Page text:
By Laura Astorian, St. Louis Game Time
This was tough, considering that 90 percent of the Blues’ all-time roster was Canadian.
Al MacInnis, Chris Pronger, Brett Hull (kind of - we’ll get to Hull in a moment), Craig MacTavish and quite a few other Good Canadian Boys have all played for the Blues, but it’s next to impossible not to go with Hall of Famer Bernie Federko.
In 927 games with the Blues between 1976-1989, Federko had 352 goals and 721 assists. He holds the team records for most games played as a Blue, most assists in a Blues career, most points, and is the longest tenured member of the all-time team at 13 seasons.
He currently is the “between the benches” guy on FoxSports Midwest; and while sometimes you need to be drunk to understand what he is saying, it’s always an insightful experience to watch a broadcast.
: Esa Tikkanen
Tikkanen gets this because he’s not Hannu Toivonen, the other “notable” Finn who suited up for the team. Tikkanen played only 54 games for the Blues, netting 40 points, but at least he isn’t known for a monstrosity like this:Keith Tkachuk
I could have gone with Brett Hull here to troll Canadian fans. I really, honestly could have, but I decided to stick with Big Walt. Who can forget his many contributions to the Blues, like showing up to training camp overweight once, never living that down, or scoring a goal with his face?
Much like Russia, the Blues do not have a strong Swedish tradition. That isn’t to say that Berglund gets this title by default; Bergie has 188 points in the past five seasons with the Blues. He’s a bit of an enigma sometimes, showing flashes of offense then fading away from the limelight, but he’s a big body for the Blues to have.
Also, in the great Swedish tradition of being beautiful, he was named one of Cosmo’s hottest hockey players in January.
Alexander Khavanov Vladimir Tarasenko
The Blues don’t have a strong Russian tradition. They’ve only had fifteen Russian players in franchise history, but Khavanov managed to play 284 games with them, so he gets the nod here. In that many games he had just 21 goals and 90 points, so if Wysh would have asked me to write this list a few years in the future I’m pretty sure that Vladimir Tarasenko’s smiling mug would be here instead.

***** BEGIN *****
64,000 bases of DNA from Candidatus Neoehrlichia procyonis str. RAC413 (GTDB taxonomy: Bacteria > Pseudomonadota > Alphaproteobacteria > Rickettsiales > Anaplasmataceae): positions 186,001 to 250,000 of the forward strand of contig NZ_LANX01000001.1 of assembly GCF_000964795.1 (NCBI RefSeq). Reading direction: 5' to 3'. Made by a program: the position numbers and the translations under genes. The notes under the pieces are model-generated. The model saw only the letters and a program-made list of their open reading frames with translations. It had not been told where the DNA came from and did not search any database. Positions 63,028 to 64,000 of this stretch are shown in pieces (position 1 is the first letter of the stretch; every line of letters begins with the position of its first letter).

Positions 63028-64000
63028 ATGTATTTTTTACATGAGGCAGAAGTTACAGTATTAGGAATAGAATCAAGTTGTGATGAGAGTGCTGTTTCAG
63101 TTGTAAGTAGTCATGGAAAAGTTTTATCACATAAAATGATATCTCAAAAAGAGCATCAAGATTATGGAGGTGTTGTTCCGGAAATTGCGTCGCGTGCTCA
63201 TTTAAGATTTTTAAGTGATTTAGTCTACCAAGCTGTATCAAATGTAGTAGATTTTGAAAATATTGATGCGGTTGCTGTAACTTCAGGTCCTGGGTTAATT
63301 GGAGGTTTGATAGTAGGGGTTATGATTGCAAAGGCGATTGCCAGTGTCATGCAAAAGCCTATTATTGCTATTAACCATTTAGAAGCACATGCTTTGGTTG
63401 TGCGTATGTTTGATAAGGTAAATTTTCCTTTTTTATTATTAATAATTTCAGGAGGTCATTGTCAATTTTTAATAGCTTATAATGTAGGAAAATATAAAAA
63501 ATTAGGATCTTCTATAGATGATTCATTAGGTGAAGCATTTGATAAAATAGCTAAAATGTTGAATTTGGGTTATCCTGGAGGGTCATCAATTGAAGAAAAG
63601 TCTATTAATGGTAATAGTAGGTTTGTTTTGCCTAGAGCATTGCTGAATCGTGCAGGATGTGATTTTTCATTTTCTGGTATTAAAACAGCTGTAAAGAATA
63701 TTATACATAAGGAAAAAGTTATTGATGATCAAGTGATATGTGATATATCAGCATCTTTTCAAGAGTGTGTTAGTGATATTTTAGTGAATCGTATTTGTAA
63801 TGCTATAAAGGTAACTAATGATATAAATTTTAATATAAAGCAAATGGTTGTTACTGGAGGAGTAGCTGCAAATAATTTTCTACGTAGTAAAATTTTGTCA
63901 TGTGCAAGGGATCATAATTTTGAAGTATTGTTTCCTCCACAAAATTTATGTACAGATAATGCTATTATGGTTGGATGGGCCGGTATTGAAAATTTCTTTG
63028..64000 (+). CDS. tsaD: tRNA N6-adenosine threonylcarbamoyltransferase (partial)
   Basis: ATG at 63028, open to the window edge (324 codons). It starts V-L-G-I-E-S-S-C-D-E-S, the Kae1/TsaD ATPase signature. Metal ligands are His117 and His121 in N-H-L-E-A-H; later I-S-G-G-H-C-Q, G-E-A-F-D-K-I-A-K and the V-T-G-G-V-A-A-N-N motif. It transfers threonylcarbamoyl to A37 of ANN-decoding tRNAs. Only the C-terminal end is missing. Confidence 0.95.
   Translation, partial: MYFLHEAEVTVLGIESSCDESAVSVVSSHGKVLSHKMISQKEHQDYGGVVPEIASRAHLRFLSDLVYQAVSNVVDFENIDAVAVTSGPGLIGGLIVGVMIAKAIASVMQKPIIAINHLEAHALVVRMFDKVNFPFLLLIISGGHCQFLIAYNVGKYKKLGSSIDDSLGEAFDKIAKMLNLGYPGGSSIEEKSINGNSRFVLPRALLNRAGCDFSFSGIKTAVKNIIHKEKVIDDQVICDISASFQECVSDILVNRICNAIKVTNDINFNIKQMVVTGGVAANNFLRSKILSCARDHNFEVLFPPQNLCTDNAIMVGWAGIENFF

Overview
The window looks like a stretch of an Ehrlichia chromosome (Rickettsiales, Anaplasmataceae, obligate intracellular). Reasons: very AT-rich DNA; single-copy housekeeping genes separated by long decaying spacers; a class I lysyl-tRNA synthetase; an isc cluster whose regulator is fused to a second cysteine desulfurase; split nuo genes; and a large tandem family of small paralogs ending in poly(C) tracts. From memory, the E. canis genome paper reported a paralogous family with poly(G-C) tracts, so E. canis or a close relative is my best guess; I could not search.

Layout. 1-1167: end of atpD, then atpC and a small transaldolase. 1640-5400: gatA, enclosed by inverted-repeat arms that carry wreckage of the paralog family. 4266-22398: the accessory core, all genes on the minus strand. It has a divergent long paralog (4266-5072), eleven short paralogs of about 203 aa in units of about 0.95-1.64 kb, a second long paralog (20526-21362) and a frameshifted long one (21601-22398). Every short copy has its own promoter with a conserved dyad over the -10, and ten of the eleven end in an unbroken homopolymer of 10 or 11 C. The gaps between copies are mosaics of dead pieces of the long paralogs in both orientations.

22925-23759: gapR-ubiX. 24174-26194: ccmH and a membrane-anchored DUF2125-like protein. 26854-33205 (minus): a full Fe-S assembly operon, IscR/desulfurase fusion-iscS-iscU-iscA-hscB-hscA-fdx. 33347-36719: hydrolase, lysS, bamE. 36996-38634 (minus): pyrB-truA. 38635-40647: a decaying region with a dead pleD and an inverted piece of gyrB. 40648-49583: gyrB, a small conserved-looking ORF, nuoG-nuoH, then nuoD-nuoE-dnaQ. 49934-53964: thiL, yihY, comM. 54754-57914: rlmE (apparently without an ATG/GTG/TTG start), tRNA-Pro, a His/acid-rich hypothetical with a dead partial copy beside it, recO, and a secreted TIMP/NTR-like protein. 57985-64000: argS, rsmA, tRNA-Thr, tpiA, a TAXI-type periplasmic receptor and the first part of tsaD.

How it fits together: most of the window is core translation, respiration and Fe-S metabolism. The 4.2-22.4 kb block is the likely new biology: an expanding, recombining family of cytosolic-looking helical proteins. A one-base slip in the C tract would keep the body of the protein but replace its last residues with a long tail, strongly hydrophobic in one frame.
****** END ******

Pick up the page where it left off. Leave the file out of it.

Heck, Tarasenko has almost a third of Khavanov’s goals in 246 fewer games.
Who’re we kidding? Vlad’s the wave of the future, and he’s the most exciting Russian the Blues have ever had. This one goal is a better highlight than anything that comes to mind from the other 14 guys.
Pavol Demitra was an offensive powerhouse, and a key part of some Blues teams that were regular-season powerhouses in their own right. He spent eight seasons with the Blues, scoring 204 goals and holding franchise records for most overtime goals scored with seven and the most assists by a right-winger with 52. He and Keith Tkachuk were good buddies, playing together on a line with Scott Mellanby.
During a game shortly after the Lokomotiv crash, Tkachuk was shown on the scoreboard in a Blues jersey and got an appreciative ovation from the crowd. That ovation turned into a roar when Walt stood up and revealed he was wearing a Demitra jersey, the number 38 on the back.
After the horrifying crash that killed Demitra and his fellow teammates, Tkachuk was called on to pay tribute to his good friend during a pre-game ceremony.
Demitra ranks fifth on the Blues’ all time scoring list.
Roman Polak: helmet farter. Stay at home defensive partner of Barret Jackman. Victim of the “Roman Polak Joke of the Day” in every issue of St. Louis Game Time.
Sure, Vladimir Sobotka’s good with the laaaaadies, but can he pull this off?
No. No, he cannot.
Gotta give credit to Phillippe Bozon, one of the select few Frenchmen to play in the NHL. Denmark’s Lars Eller helped the Blues acquire Jaroslav Halak, Poland’s Nick Harbaruk apparently played for St. Louis at some point, and who can forget Germany’s Jochen Hecht who played 138 games for the Blues from 1998 to 2001.
He was a real Mannheim steamroller, wasn’t he?
I’ll see myself out.
- Sports & Recreation
- Ice Hockey
- Keith Tkachuk
- Brett Hull